Orginal Publication Date
MCV/Q, Medical College of Virginia Quarterly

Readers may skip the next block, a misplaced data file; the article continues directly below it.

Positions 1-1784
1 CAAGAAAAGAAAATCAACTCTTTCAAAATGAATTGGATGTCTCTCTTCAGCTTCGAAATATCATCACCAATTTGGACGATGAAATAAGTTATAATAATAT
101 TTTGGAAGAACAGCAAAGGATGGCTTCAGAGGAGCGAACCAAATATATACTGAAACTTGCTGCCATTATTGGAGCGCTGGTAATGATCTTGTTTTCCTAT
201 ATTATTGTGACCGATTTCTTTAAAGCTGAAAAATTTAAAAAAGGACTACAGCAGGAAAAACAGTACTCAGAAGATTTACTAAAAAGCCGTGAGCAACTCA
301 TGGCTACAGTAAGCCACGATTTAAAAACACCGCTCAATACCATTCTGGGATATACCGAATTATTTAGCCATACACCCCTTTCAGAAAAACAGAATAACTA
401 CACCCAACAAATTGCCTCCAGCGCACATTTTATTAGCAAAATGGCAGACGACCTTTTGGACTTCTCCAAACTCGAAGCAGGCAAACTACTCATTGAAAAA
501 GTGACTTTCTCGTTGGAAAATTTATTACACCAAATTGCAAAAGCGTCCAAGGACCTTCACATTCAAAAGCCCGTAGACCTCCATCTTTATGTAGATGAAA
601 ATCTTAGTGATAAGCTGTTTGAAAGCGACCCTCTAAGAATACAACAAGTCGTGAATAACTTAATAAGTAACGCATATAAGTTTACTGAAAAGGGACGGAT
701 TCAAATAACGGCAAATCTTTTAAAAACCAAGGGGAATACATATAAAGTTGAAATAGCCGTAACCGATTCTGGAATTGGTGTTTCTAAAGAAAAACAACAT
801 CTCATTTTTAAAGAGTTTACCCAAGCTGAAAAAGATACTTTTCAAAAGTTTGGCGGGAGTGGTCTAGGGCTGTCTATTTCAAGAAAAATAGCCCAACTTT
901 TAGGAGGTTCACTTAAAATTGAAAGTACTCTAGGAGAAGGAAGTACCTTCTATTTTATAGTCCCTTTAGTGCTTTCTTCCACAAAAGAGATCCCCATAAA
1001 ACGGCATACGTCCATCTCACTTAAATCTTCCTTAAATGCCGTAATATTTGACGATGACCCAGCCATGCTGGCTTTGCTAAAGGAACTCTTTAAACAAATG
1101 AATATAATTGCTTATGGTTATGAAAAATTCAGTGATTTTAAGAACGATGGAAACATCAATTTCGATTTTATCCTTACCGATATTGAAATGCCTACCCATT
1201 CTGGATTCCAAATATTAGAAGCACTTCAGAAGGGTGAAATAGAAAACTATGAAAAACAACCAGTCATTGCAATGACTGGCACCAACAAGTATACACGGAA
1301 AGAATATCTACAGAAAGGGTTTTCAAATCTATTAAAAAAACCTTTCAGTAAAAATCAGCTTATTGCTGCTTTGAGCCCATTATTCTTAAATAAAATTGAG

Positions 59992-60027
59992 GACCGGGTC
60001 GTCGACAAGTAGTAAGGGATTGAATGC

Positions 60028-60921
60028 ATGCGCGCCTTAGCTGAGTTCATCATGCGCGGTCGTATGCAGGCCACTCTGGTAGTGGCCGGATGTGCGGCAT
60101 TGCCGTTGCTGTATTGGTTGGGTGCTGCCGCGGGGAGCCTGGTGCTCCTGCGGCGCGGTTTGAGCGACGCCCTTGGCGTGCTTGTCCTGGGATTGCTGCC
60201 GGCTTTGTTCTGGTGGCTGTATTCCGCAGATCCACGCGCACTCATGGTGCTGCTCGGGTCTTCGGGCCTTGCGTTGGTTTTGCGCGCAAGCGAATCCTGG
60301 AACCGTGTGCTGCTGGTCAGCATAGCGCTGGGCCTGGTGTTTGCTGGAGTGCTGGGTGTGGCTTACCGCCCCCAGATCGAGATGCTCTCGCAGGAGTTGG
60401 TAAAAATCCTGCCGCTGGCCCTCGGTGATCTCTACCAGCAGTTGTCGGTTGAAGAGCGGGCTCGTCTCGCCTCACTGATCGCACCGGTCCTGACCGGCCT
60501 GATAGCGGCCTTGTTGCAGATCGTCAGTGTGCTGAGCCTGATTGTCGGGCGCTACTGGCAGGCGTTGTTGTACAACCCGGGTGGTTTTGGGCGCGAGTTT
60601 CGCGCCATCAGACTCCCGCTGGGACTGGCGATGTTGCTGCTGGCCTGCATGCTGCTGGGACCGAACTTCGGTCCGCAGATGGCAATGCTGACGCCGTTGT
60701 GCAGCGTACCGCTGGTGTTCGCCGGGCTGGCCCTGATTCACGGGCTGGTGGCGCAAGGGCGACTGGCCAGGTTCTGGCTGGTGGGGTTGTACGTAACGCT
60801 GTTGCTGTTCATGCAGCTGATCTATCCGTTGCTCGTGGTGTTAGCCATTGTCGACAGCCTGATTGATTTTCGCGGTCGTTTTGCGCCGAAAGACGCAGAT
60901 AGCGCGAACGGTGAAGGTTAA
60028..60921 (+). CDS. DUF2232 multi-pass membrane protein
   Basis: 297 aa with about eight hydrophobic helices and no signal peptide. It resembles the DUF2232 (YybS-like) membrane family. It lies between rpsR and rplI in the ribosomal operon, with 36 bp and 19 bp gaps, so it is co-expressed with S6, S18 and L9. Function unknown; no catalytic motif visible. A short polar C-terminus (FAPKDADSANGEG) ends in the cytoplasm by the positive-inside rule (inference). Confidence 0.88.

There is no evidence that we are able to reverse cerebral infarction once it gets underway. The day may come when some form of protection for neuronal activity is available to us, but at present there is no such treatment. Prevention is the most important concept; prevention of transient ischemic attack (TIA) or prevention of progression once the process has started. Progressing stroke is that all too common circumstance where focal ischemia is worsening and the process of infarction is beginning or extending. The patient may be seen in the office, emergency room, or in the hospital, and the patient’s classification may be changed on successive examinations. There is nothing unusual about such reclassification. For instance, a patient may be admitted to an intensive cardiac care unit with a tentative diagnosis of myocardial infarction; the diagnosis will be changed if the findings change. Thus we look at a patient entering the hospital with a modest neurological defect in the right arm and reexamine the individual some time later. If the defect is worse, we say that the stroke is progressing; if the patient is the same, it appears that the process is completed; if the defect has disappeared, the diagnosis may be TIA.
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